Victory in New Mexico

New Mexico is now officially the nineteenth state to have adopted the Next Generation Science Standards. On November 14, 2017, the New Mexico Register (containing the state's administrative rules) was updated to specify that the NGSS, along with six New-Mexico-specific additions, would be the New Mexico STEM-ready science standards. 

As NCSE previously reported, New Mexico was embroiled in controversy after the Public Education Department proposed the adoption of a set of standards modeled on the performance expectations of the NGSS, but revised to weaken their treatment of evolution, climate change, and the age of the earth.

The proposal was generally unpopular, with scientific, educational, environmental, business, and faith groups across the state expressing their opposition. Ultimately, the Public Education Department capitulated, expressing its intention to adopt the NGSS in their entirety with the addition of the six New-Mexico-specific standards.

With the publication of the new rules, that intention was fulfilled. In adopting the NGSS, New Mexico joins Arkansas, California, Connecticut, Delaware, Hawaii, Illinois, Iowa, Kansas, Kentucky, Maryland, Michigan, Nevada, New Hampshire, New Jersey, Oregon, Rhode Island, Vermont, and Washington, as well as the District of Columbia.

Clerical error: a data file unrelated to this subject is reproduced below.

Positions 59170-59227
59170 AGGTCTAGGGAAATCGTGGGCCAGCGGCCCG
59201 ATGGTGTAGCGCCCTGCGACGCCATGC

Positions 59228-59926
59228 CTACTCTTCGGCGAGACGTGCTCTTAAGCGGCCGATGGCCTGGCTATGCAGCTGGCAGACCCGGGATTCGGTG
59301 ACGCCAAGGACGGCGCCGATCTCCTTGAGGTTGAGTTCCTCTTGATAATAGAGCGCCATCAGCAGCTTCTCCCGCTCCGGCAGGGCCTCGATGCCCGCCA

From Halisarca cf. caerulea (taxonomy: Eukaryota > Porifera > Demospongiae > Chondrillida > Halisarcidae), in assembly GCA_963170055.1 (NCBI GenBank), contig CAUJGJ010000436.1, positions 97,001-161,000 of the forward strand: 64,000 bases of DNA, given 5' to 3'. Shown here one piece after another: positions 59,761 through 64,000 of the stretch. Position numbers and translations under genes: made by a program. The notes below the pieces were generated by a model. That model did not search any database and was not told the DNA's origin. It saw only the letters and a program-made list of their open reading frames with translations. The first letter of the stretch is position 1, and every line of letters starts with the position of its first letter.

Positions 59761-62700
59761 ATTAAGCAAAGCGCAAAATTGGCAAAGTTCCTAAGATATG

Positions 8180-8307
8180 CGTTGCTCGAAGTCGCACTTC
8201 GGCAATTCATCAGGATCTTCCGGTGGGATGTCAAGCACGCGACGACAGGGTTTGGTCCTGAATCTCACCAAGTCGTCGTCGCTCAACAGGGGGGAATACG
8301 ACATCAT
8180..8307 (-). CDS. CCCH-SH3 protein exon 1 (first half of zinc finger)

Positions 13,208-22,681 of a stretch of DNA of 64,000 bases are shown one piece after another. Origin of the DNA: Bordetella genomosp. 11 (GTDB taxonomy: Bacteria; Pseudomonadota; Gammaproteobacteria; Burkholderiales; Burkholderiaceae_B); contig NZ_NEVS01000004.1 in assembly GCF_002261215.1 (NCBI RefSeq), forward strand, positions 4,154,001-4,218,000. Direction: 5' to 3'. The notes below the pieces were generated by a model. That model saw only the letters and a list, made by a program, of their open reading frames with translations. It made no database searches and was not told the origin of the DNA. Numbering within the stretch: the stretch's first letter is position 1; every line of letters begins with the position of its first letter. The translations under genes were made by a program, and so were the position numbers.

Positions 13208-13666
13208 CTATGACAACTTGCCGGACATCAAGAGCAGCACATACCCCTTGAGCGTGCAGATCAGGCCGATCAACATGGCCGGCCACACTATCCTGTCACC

X
We can't afford to lose any time when it comes to the future of science education.

National Center for Science Education (NCSE) is a 501(c)(3) tax-exempt organization, EIN 11-2656357. NCSE is supported by individuals, foundations, and scientific societies. Review our annual audited financial statements and IRS 990 forms at GuideStar.

© Copyright 2019 National Center for Science Education. Privacy Policy and Disclaimer | Disclosures Required by State Law